7/30/2013 6:15 PM ET|
Why high school kids are financially illiterate
A report out this month finds most states doing a poor or mediocre job in imparting key financial skills to students.
If the U.S. education system can't teach Johnny how to read, it's not surprising it can't teach him how to balance his checkbook or calculate compound interest.
A report out this month from the Champlain College Center for Financial Literacy (CFL) in Vermont finds that the vast majority of states are doing a poor or mediocre job of educating high school students in key financial skills. The report card, which awarded each state a letter grade, gave 60% of the states a C or less; 44% of those received D or F grades.
John Pelletier, director of the CFL and author of the 2013 National Report Card on State Efforts to Improve Financial Literacy in High Schools, argues that to make programs successful at the high school level, "financial literacy topics must be taught in a course that students are required to take as a graduation requirement."
The other essential ingredients for success are increased teacher training, funding to ensure that classes are offered to all high school students, and standardized assessments that insure that training is working.
A generational 'money' gap
In the aftermath of the 2008 banking and real estate crises, experts say financial education is critical to helping young adults better handle everything from credit card debt to student loans, and to make more complex choices about investing and mortgages. Since there's no national curriculum standard for teaching financial literacy, questions remain about who should teach the classes and even whether funding should come from public or private sources. As a result, the quality of financial education varies wildly from state to state and from district to district.
A-rated states like Virginia, Utah, Tennessee and Missouri are the only ones in the report that require a one-semester stand-alone class in personal finance as a graduation requirement. Tennessee, Georgia and Idaho (the latter two also received A's) require students to be assessed on their knowledge of financial topics.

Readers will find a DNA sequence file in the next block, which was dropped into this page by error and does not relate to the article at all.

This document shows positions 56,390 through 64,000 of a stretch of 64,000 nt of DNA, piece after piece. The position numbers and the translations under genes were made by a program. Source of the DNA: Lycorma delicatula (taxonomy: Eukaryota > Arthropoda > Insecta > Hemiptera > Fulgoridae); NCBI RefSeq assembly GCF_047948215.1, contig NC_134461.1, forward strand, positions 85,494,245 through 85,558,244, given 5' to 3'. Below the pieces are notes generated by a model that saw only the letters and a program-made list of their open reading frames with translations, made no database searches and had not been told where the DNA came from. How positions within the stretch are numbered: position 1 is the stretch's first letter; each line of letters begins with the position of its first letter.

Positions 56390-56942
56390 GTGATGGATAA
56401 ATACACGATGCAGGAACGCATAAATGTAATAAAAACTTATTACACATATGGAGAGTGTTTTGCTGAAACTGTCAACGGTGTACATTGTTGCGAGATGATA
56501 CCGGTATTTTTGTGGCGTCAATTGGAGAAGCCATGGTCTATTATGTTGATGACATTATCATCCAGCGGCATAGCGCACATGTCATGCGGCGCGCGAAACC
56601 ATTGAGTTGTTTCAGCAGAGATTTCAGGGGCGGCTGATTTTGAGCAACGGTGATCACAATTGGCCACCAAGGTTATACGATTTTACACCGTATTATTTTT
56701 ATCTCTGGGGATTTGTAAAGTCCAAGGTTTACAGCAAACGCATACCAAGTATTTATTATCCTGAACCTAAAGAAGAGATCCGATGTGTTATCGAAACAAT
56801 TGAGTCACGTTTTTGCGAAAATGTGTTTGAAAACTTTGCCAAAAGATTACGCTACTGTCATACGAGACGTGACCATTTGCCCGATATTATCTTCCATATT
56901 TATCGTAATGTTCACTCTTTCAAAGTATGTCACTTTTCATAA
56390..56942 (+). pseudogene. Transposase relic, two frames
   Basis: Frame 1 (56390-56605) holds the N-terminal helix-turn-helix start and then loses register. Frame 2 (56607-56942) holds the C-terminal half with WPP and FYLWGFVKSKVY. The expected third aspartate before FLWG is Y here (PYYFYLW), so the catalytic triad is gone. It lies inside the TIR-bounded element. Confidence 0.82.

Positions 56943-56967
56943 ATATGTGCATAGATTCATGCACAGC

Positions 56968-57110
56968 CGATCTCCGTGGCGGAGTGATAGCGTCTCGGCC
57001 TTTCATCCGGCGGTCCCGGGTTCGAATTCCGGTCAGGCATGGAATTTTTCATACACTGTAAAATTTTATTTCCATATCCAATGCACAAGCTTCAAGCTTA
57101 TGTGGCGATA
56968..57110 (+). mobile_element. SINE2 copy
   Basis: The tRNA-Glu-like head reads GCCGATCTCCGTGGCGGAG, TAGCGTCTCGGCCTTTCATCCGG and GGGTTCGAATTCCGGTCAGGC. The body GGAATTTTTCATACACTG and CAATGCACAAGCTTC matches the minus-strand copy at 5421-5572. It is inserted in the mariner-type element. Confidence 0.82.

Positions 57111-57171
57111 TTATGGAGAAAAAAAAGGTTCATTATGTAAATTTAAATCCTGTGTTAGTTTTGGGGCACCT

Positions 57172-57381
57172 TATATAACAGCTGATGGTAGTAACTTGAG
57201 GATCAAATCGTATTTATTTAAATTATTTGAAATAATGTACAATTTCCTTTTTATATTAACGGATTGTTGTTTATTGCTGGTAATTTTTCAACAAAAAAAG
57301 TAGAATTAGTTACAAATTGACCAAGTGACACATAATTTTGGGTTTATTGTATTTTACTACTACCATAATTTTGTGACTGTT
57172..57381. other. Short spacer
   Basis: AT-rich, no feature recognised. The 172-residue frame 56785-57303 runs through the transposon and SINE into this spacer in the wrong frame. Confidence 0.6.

Alabama, Arkansas, California, Connecticut, Delaware, Hawaii, Massachusetts, Nebraska, Rhode Island and Washington, on the other hand, all received failing grades because they have few or no requirements for personal-finance education in high school.
A low priority
For some schools, financial literacy is just not a top priority. "If your (students) can't read, or you're struggling with gang problems (in your neighborhoods), financial literacy is fairly low on the list," says Carol Roth, a former investment banker and the author of The Entrepreneur Equation.
So how does financial education fight its way in, when every subject in cash-strapped school districts is competing for its own piece of the dwindling budget pie?
Not easily, according to Todd Harrison, founder and CEO of Minyanville, a New York-based financial education and media website. Harrison's company has developed a financial literacy curriculum that has failed to gain entry into public schools. He blames a "labyrinth of politics in the school systems" that are hesitant to experiment with alternative teaching methods and that undervalue financial education.
"A financial framework is entirely more important then just an elective program," he says. "It should be mandatory."
MORE ON MSN MONEY
VIDEO ON MSN MONEY
this society is headed down faster than Anthony Wiener's political career.
Like, what's a "checkbook"?
I wouldn't blame parents, but in households where the parents don't understand much about finance, or are not sharing what they know, the kids are unlikely to learn. I have a degree in finance, but didn't know or learn much of what I know from my parents. Whole new world out there.
When I took home economics circa 1980, they spent a good 6 weeks teaching the various things about credit (revolving accounts, balloon payments, variable APRs, etc.). I hated it, but I do remember it. And I never understood why anyone would sign on for balloons - always seemed like setting oneself up for failure.